Translation of flame in Spanish:


llama, n.

Pronunciation /fleɪm//fleɪm/


  • 1

    llama feminine
    to be in flames estar (envuelto) en llamas
    • a wall of flame una barrera de fuego / llamas
    • The forfeitee tilts his/her glass at an angle of 45 degrees, and places the rim of the glass into the candle flame - thus igniting the sambuca.
    • He stared into the fire to avoid her gaze, to focus his thoughts within the flames and the glowing embers.
    • She moved toward the small spot of light, which had narrowed from a flame to a glowing ember.
    • Mr Moreton told how on the night of the fire he saw flames licking the roof of one block and tried to raise the alarm - but could not find any fire alarms.
    • As a result blue light is more energetic than red light and hot flames from well adjusted Bunsen burners emit blue rather than yellow light.
    • He was on fire; he saw the bright flames playing over his body, and the edges of his clothing lifting and curling into scrolls of fire.
    • However, it had steps in front of doors, fire escapes exposed to flames, inadequate balcony stairways, and no exit signs.
    • I take another sip of cocoa, and stare out the frosty window, thanking the flames of the fire for warming my tired body.
    • I couldn't do anything else but stand there and stare into the glowing embers and jumping flames in order to still the tears that threatened to spill over.
    • The stranger's clothes, having been doused with alcohol, are ignited by flames from the fireplace.
    • The roll of paper towels was toppled over and on fire, the flames merrily making scorch marks on the counter and soot stains on the underside of the cabinets.
    • Nathan shifted on the log, riveting his gaze to the dancing flames of the camp fire.
    • Just walking down the block, for instance, one can see tiny flames of fire when a match is lit or when a lighter for a cigarette is flicked.
    • Residents are directed to guard against the threat of fire as flames continue to engulf many areas in New South Wales.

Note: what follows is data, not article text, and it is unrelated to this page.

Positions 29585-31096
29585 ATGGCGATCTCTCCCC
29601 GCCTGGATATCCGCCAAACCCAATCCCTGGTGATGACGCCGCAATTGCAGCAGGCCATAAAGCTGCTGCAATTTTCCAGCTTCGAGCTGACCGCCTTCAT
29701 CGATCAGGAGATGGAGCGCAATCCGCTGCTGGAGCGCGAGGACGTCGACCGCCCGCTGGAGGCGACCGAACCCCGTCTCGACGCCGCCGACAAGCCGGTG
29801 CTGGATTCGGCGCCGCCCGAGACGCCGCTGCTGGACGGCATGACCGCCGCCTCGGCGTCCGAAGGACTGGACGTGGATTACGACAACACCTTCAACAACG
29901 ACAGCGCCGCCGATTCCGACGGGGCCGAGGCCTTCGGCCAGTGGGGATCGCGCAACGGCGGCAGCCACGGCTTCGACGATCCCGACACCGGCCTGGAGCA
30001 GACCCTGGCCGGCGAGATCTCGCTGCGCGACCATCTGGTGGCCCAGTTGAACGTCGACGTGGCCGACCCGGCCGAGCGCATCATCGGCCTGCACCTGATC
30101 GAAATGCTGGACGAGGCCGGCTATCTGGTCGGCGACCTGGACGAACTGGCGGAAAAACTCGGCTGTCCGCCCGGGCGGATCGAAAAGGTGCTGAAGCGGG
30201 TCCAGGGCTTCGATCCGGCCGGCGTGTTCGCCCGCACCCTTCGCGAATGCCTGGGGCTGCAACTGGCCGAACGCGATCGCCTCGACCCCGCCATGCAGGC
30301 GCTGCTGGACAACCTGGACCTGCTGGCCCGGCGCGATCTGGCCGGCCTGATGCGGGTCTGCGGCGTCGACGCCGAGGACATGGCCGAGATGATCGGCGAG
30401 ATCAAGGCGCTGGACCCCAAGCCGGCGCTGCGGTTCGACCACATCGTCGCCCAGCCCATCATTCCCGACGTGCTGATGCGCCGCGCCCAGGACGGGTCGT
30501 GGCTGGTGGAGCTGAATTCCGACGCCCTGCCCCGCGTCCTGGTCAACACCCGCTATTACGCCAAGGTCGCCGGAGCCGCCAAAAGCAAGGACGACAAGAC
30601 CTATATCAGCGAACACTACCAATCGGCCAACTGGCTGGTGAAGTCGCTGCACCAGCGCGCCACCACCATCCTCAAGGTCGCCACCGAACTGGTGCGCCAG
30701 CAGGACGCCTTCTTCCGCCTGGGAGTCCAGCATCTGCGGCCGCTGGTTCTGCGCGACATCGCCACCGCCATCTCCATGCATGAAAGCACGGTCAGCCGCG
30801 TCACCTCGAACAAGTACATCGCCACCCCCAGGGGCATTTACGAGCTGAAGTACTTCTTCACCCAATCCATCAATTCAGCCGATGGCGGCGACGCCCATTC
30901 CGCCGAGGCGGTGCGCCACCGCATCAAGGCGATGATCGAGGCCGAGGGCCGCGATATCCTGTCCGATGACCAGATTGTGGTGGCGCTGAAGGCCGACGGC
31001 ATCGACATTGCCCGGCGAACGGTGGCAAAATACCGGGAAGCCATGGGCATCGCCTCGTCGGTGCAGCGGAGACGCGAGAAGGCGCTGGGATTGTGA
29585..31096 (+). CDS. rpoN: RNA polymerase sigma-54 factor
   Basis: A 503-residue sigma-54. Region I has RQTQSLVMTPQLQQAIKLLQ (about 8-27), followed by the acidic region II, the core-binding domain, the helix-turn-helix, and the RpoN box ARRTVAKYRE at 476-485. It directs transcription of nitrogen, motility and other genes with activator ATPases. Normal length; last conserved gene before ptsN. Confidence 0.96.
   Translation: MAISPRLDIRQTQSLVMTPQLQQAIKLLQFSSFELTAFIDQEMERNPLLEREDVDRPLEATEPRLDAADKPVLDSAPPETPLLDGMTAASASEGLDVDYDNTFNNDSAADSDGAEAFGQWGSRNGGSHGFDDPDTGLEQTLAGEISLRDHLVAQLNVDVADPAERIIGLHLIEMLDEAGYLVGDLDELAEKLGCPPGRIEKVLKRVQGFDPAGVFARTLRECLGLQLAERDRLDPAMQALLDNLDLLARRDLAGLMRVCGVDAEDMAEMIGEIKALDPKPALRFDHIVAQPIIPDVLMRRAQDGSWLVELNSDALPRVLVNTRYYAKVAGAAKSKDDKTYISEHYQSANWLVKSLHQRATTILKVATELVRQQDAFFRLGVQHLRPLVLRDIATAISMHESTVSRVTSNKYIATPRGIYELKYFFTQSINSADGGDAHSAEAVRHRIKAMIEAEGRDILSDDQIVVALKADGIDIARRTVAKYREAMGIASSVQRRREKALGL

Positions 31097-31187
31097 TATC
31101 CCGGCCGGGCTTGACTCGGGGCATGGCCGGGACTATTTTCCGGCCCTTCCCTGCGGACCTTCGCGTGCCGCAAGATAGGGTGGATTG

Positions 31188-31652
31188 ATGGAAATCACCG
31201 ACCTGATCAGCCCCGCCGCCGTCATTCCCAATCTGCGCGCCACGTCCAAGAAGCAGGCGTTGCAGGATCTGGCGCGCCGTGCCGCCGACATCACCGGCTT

• Nearly 60 per cent of candle fires start when the flame comes into contact with nearby combustible materials.
    • All but one of the items ignited when the candle flame came near the decoration and over half completely disintegrated.
    • With a ‘whoosh’, the dried wood and grasses caught fire, and the flames licked around the pyre.
    • He died instantly, before flames engulfed his body, which was identified from jewellery and dental records.
    • He sat alone in the room, darkness engulfing everywhere except for the area touched by the flames of the fire in the large stone hearth.
    • The candle flame represents fire, with black and white candles the most commonly used in magic.
  • 2

    llama feminine
    the flame(s) of love/jealousy la llama del amor/de los celos
    • You could almost see the flames of competitiveness burning inside him and, although fierce, he was a man of character and kindness.
    • The flame of truism burns bright in Shane's love for Dostoyevsky's kind of Crime & Punishment.
    • The winning flame continues to burn bright within O'Neill's men and it remains to be seen if anyone can snuff it out.
    • And no matter how many years may pass, his poetic flame will still burn brightly.
    • The funding extinguishes the last flame of hope that the school could be saved.
    • Even though he ignored her at school the flame of hope that burned in her heart hadn't gone out yet.